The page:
1. Kerry’s bench press
THE STRENGTH OF Kerry’s subs bench is no secret but it is a strange quirk that their three top scorers so far this summer will all start on the sideline against Tyrone.
Between them Bryan Sheehan (0-14), Paul Geaney (2-8) and Barry John Keane (2-7) have scored 41 of the Kingdom’s championship points; by comparison, the six starting forwards against Tyrone have a combined 39.
That’s to take nothing away from a jaw-dropping cast that includes Colm Cooper, Kieran Donaghy and James O’Donoghue, provided the latter is fully fit.
If Tyrone do succeed in keeping a lid on Kerry’s firepower for 50 minutes, there are no shortage of options in reserve.
2. Ruffle repercussions
Three weeks ago Tiernan McCann was just another Tyrone forward, albeit one with magnificent hair, before he took up the position of public enemy number one.
There’s no condoning the laughable dive that got Darren Hughes sent off – although we do have to thank him for giving birth to the term ‘Rufflegate.’
But to suggest that he deserves the relentless public opprobrium he has faced, or that the GAA’s handling of the situation has been anything but cack-handed, is misguided.
Rightly or wrongly, the spotlight is on him now, and it will be interesting to see how the increased attention affects his performance.
3. No Country for Old Men
Writing in Gaelic Life earlier this week, former Tyrone Allstar Brian McGuigan argued that the ageing heart of Kerry’s defence was there to be exploited.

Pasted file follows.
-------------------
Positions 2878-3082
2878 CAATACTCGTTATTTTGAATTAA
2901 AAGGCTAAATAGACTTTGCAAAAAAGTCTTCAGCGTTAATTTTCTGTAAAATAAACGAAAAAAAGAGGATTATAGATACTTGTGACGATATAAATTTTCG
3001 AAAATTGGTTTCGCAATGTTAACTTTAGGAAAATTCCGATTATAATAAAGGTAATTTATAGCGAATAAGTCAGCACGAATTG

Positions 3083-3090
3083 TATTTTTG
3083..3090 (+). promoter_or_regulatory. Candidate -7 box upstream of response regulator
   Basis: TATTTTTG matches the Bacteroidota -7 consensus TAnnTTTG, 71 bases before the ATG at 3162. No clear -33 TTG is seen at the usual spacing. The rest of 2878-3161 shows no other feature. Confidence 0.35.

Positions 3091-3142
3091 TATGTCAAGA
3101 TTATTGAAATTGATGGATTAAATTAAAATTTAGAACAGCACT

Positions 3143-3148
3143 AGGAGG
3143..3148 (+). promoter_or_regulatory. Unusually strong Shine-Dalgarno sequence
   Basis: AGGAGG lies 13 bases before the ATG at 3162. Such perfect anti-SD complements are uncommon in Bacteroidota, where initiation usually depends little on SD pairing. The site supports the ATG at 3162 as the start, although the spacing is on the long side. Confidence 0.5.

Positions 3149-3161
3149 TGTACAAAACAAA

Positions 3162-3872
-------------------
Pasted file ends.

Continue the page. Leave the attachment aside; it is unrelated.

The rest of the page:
Marc Ó Sé is now 35, as is Aidan O’Mahony, and it’s no surprise that pace is no longer one of their strongest attributes.
Maybe McGuigan’s comments sparked a thought in Eamonn Fitzmaurice’s mind because Peter Crowley, 10 years O’Mahony’s junior, has been named at centre-back while the Rathmore veteran has to make do with a place on the bench.
Tyrone’s counter-attacking style lends itself to a good spread of scorers although it is a worry that the majority of Darren McCurry and Conor McAliskey’s points are coming from placed balls rather than play (0-13 of their combined 0-20 in the last two games). The inside forwards shouldn’t bank on their pace being worth an extra yard.
4. Do goals win games?
Tyrone’s robust system is built around quick transitions which allow them to stuff the defence before countering. They haven’t conceded a goal since their opening defeat against Donegal but equally, it must be noted, they have only scored two from play in six games this summer.
Kerry on the other hand looked very much like the unstoppable force when they banged in six goals in 17 minutes against Kildare, although that comes with the caveat that the Lilywhites appeared to mentally check out rather than try to stem the tide.
Even one goal, for either side, would likely be crucial in tilting the balance.
5. The man in the middle
Championship clashes between Kerry and Tyrone have never lacked an edge and this is unlikely to be wildly different.
So you can expect all eyes to be on referee Maurice Deegan and the manner in which he polices the game.
Tyrone’s siege mentality has been bolstered by Rufflegate and any perceived bias from Deegan towards Kerry might quickly be put down to the storm of criticism that the Ulster men have faced since the quarter-final.
But the Laois man is one of the most experienced in the GAA — and it’s worth remembering that he refereed the 2008 All-Ireland final when Tyrone beat Kerry.
– First published 19.00, 21 August